Thursday, June 27, 2019

Remembering Millie Felch Coffey, a behind-the-scenes legend in Detroit’s recording scene, dead at 72

Posted By on Thu, Jun 27, 2019 at 8:57 AM

click to enlarge Millie Coffey with husband Dennis Coffey at the Detroit Music Awards. - COURTESY OF THE FAMILY OF MILLIE COFFEY
  • Courtesy of the family of Millie Coffey
  • Millie Coffey with husband Dennis Coffey at the Detroit Music Awards.

Millie Felch Coffey is seated in a green room at NBC Studios in New York, where her husband, legendary Motown “Funk Brother” guitarist Dennis Coffey, is preparing to sit in with Jimmy Fallon’s house band, The Roots. “One of the NBC employees came in wearing this gold peacock badge, apparently a symbol of his seniority,” Dennis recalls.

“Millie looks at him and says, ‘Oh, I have to have that.’ He says, ‘You can’t have this! This is my corporate badge. I can’t give you my badge!’ She made this guy feel so guilty, he came back later and said, ‘Oh, you’re right. You can have it. I’ll tell them I lost it.’ That’s how she would do it. She was an amazing woman.”

The consensus among those who knew her is that very few people ever said no to Millie Coffey, a behind-the-scenes legend in Detroit’s recording and broadcasting communities who died June 10 of complications from Alzheimer’s disease at the age of 72. “You couldn’t, even if you wanted to,” says her daughter, Jillian Frederick. “She had such a loving, wonderful, laughing way about her, you would end up doing what she wanted just to make her happy.”



A vivacious presence across Detroit’s musical spectrum, Millie worked in A&R (artists and repertoire, part talent scout, part artist liaison) for Motown Records shortly after graduating from Mumford High, continued to showcase her record industry skills in Los Angeles, then returned home to become a standout sales and marketing professional for several classic radio stations — including Windsor’s CKLW at the height of its Top 40 dominance and WLLZ-FM in its rock ’n’ roll infancy.

Yet her most enduring legacy may be as an initiator of the annual Detroit Music Awards, which celebrated its 28th year in April, and the driving force behind the Detroit Radio Reunions that brought hundreds of our memorable broadcast talents back to the city for weekends of memories, fun and fellowship.

“She came into my office one day and said, ‘We’re going to have a thing here like the Grammy Awards,’” relates Allan Wilson, the retired veteran radio executive who hired Millie for his sales team as general manager of Detroit’s KISS-FM. “I said, ‘Good luck.’ The thing about Millie was, she always wanted to have reunions.

“She said, ‘No, you don’t understand. We have media people and record people on board, but we need a radio guy. You’ve got to do this.’

“I said, ‘I am not doing this. No. Absolutely not.’

“Millie said, ‘Just hear it out. We’re all going to go to lunch and toss some ideas around. Come join us.’ That was it. I was screwed! I finally said OK. That’s how the Detroit Music Awards started. I didn’t want to do it, and I’m still doing it.”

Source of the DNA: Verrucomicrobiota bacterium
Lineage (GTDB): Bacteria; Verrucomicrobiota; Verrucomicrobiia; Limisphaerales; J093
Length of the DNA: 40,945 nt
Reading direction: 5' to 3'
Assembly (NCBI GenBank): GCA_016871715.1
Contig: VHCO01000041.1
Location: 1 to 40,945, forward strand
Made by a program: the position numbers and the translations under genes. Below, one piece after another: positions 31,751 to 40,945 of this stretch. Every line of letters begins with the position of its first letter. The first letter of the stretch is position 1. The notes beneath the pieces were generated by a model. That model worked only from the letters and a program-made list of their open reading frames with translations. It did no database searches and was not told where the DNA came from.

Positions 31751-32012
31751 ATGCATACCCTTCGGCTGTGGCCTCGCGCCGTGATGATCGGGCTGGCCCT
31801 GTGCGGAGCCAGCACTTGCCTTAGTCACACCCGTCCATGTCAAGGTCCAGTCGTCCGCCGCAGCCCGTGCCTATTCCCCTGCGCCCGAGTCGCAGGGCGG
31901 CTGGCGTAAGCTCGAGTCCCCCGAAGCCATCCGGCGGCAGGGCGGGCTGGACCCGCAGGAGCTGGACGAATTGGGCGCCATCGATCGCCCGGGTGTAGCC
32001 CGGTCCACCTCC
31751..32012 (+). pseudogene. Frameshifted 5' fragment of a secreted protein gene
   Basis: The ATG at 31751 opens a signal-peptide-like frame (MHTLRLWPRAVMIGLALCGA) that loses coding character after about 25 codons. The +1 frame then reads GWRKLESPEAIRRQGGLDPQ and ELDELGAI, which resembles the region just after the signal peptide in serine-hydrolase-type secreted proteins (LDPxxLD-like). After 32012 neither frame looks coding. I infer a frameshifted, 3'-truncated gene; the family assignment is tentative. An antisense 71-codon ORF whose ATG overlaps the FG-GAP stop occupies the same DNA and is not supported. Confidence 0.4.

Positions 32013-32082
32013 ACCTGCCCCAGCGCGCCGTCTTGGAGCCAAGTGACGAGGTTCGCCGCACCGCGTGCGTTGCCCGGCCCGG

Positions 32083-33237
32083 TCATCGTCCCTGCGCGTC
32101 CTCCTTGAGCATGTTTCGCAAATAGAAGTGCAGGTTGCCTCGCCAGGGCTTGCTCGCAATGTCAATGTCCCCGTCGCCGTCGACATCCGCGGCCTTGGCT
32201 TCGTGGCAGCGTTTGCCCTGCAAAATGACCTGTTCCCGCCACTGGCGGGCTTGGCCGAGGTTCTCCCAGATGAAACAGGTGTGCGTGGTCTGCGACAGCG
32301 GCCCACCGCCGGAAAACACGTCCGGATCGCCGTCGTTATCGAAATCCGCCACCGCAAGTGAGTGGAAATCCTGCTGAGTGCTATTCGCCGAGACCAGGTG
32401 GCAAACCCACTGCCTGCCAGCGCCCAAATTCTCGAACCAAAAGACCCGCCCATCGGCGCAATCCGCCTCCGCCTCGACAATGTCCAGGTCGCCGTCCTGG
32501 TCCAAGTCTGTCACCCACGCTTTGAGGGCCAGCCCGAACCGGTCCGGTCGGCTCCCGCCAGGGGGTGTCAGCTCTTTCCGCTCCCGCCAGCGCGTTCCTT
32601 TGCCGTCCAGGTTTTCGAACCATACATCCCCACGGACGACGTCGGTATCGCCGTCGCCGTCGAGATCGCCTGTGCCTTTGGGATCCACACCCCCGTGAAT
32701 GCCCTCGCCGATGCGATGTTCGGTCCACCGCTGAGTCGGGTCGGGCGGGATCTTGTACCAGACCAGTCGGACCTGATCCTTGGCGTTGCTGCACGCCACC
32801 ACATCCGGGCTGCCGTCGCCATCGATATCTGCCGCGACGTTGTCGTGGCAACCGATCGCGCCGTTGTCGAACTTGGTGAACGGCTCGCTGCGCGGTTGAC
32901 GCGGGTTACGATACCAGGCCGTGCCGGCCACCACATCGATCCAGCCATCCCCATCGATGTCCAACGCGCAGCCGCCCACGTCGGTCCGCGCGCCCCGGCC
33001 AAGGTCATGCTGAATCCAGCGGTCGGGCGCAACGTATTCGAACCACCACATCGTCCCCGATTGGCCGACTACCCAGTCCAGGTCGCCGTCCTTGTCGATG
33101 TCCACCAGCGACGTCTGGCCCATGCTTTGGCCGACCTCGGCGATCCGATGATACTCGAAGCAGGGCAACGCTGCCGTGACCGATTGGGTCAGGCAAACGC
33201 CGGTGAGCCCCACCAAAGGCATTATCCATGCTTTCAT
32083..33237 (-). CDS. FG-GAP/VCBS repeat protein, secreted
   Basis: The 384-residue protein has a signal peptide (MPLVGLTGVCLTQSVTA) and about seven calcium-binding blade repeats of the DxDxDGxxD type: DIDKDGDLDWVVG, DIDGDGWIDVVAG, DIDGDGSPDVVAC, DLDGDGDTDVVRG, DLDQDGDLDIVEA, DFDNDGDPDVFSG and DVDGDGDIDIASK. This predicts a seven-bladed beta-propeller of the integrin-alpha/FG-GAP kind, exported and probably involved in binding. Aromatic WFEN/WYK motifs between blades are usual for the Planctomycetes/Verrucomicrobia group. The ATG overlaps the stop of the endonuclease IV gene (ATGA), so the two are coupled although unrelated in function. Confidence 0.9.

The fact that some of the original DMA creators, like Wilson and longtime Detroit music journalist Gary Graff, are still involved with the event may be a testament to Millie’s persuasiveness. Her daughter says she had a way of making difficult challenges seem like simple tasks.

[image-3] “When she found out I liked to sing and was good at it, she said, ‘Let’s go out and try an audition,” Frederick remembers. “I’m like, ‘OK, cool,’ so we walk into this huge building that’s just gorgeous and Mom says, ‘Now just go up on stage and sing the song we practiced.’ The audition was for the touring cast of Les Miz! She made me go up on the Fisher Theatre stage at six years old for my very first audition, singing ‘Castle on a Cloud.’ I did not get the part.”

Says Frederick of her mother, “She passionately lived life through music. When a song came on the radio she could tell you the year it came out, how old she was, and whose basement she was in when she and her friends danced to it. She instilled that love of music in me.

“Most importantly, especially for being in Detroit, and white, and Jewish, she believed it didn’t matter what color you were, what social class you were in or what faith or religion you followed. Music connected us all.”

Music wasn’t always kind to her, however. “She was convinced that at some point she was going to be a Motown artist,” says Terry Bommarito Holmes, onetime event planner for MTV Networks and Millie’s longtime confidant. “But when she was out in LA, she worked for a while as assistant to Mac Davis, the singer. He was recording an album, they needed some people to clap in the background for a certain song, and Millie happened to be there.

“She went into the studio, and midway through the session they had to stop recording and ask her to leave. She couldn’t clap on the beat.”

Millie Coffey may not have made it as a singing — or clapping — sensation, but Holmes says it’s not surprising she believed she could.

“It never occurred to her she couldn’t go into a business, that she couldn’t do something because she was a woman,” Holmes says. “At a time when women were not doing such things, it never even dawned on her. She just went where she wanted to go, did what she wanted to do. She was an inspiration.”

Those who wish to honor the memory of Millie Felch Coffey may do so by making a contribution to the Alzheimer’s Association (alz.org) or to the charity of your choice.

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